On Writing

So there I was doing my usual trawl of Amazon (along with other online shops) for Bukowski work when I stumbled across this.


Anyone know anything about it? It is to be released by Ecco books next year.
 

Bukfan

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The price is a bit steep for 112 pages, but what the hell.
 

mjp

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The last thing they put out was The Continual Condition (five years ago), which was also thin and skimpy, so the days of the 400 page Bukowski book could be over.
 

zobraks

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Smaller portions of stuff are OK (for me) if the price is right, but this one is too high (for poor me).
I guess I'll wait for a paperback edition and a drop of price in a couple of years (as usual).

P.S. Yes, I'm a cheapskate. Sue me.
 

roni

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[...] wait for a paperback edition and a drop of price [...]
can totally see your point. I have not one BSP-reading-copy in hardcover.

(but that was the 90s, when there wasn't even an amazon and importing English books to Germany was an expensive task anyway. Of course, meanwhile it's my "job" to have the books as they come out. So I can't wait for a softcover to enter the market.)
 

mjp

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I have not one BSP-reading-copy in hardcover.
That makes two of us.
You aren't missing anything. I have regular old late-printing copies of all of the BSP hardcovers, but I never pull them down to read them (when I was tracking all of them down years ago Abel said, "Why do you want those?" and I said, "I don't know."). I always reach for the paperbacks. The hardcovers just sit there on the shelf looking important.

The books are nice to look at, but the words are the thing, yeah?
 

Bukfan

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That makes two of us. 8-))
That makes three of us. I do have two BSP hardcovers (later printings), but I always read the paperbacks. Now, I´m wondering why I bought those two hardcovers in the first place, but I think it was because I wanted to see what they looked like after many people here had written highly of them. That said, I would´nt mind having one of the signed and numbered copies with the drawing of the little man with the bottle, but they're unfortunately too pricey for me.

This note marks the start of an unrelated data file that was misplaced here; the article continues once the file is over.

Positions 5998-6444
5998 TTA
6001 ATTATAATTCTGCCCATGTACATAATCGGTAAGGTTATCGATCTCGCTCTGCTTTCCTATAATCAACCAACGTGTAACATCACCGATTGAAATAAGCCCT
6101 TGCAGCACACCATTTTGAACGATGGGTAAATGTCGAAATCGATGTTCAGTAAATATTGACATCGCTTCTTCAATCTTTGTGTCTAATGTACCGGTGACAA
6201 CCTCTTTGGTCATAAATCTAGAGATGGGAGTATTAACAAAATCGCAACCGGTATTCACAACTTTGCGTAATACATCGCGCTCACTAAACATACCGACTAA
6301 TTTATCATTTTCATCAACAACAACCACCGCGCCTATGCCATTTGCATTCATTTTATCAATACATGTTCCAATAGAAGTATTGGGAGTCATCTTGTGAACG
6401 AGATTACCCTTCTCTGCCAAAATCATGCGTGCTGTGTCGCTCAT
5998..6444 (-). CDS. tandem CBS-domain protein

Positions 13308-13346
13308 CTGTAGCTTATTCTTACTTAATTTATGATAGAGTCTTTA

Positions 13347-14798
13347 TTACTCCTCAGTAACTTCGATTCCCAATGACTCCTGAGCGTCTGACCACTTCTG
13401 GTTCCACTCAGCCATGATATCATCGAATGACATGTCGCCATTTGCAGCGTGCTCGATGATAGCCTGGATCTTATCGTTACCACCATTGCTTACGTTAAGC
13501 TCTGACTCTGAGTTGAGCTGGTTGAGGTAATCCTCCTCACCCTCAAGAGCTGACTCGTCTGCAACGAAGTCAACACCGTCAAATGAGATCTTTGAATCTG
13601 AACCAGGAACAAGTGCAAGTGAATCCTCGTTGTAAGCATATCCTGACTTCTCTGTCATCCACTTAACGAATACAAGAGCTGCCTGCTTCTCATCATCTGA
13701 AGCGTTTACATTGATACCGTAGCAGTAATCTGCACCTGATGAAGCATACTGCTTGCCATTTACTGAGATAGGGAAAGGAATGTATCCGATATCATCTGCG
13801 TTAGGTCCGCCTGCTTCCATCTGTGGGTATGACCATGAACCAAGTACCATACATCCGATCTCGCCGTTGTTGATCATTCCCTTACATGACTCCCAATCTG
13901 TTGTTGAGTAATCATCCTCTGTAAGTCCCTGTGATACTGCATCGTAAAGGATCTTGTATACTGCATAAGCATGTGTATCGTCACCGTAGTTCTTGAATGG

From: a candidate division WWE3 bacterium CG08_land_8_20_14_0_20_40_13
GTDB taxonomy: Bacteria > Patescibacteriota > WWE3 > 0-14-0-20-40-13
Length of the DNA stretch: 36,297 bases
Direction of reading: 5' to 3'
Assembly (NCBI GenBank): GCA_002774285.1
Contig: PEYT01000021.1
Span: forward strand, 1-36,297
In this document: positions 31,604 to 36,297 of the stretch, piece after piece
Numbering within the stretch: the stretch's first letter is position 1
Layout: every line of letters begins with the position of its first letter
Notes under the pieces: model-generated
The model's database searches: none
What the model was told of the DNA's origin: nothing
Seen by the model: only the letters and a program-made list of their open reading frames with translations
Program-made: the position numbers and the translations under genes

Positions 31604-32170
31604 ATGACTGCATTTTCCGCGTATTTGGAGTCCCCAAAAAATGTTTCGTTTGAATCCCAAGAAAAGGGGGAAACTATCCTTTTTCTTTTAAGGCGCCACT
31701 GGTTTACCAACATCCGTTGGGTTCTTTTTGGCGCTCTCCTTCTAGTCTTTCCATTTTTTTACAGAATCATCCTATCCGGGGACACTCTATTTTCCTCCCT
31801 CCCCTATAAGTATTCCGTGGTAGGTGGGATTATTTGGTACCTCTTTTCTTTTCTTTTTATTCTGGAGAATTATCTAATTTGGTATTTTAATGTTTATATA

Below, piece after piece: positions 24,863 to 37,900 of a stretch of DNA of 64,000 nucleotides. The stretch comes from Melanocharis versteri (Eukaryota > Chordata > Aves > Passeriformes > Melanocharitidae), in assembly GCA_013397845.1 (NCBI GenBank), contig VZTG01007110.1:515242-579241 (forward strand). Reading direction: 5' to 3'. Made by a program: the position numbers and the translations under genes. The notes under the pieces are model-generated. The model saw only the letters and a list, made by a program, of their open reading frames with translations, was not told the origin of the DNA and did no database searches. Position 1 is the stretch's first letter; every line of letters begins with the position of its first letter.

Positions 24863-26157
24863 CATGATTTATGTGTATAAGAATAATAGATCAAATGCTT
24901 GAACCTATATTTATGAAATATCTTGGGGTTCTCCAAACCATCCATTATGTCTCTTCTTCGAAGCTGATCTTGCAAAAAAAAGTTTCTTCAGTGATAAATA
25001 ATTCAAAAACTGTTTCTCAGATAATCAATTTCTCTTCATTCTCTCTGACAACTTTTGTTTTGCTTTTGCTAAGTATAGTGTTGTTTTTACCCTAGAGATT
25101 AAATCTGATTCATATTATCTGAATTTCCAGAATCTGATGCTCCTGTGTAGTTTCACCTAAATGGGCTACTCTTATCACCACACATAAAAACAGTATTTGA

Johannes

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Maybe you covered this before, but are these previously unpublished letters and quotes from Bukowski on writing?
 

mjp

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"He was raised in Los Angeles and lived there for over fifty years..."

I guess the copywriters at Ecco don't know that San Pedro is in Los Angeles.
 

mjp

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"there is plenty of obsessive repetition here, perhaps partly because of the [...] nature of alcoholism."
 

Andreas

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From The Telegraph:
A guy who calls himself GraveDave wrote a comment and figured out the true acceptation of Charles Bukowski:

"Other than Post Office (probably the most disciplined thing he ever wrote), most of his output was made up of small volume poems and short stories, usually about getting drunk, fighting, and s c r e w i n g w h o r e s.
He was vastly overrated..."
 

mjp

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I don't know how you even found the comments under those 300 ads and paid links...

But that's some deep insight on display there, calling the article an "interview" and saying it's too bad he died at the age of 25. I guess people feel compelled to comment whether they know anything about the subject or not.
 

Bukfan

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It's not even a review but just some quotes from the book taken out of context. How disappointing. Well, at least I have´nt seen the second photo of Buk before, so i guess that's something.
 

cirerita

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Library Journal
Review
June 15, 2015


“Debritto (Charles Bukowski, King of the Underground) sorts through thousands of pages of unpublished correspondence in university archives to bring together Bukowski’s (1920–94) ideas on writing and writers. Arranged chronologically, the excerpts begin with a 1945 reply to a rejection slip from Story magazine and end with a 1993 thank-you note to Joseph Parisi for poems accepted by Poetry. Among Bukowski’s most frequent correspondents are the few magazine editors, small press publishers, and writers he grew close to, including Jon Webb, William Corrington, John Martin, and Harold Norse. Bukowski had high praise for Fyodor Dostoyevsky, Robinson Jeffers, Knut Hamsun, Sherwood Anderson, and John Fante; he had little use for the Beats, particularly Allen Ginsberg, whom he believed abandoned the Muse in pursuit of fame. Always a loner, Bukowski eschewed literary schools or movements. He disliked poetry readings, preferring to work in solitude while smoking, drinking beer, and listening to classical music. By turns, the poet’s letters are humorous, boastful, self-deprecating, and angry at the world, but they are always entertaining. VERDICT Bukowski fans will welcome this new collection tied to the celebration of what would have been his 95th birthday.
 

Purple Stickpin

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Out of perhaps idiotic curiosity, will this be available via the tried and true walk into a bookstore and buy it approach? I was able to score The Bell Tolls For No One from the City Lights website, and I like to buy CL books that way. But amazon, not so much.
 
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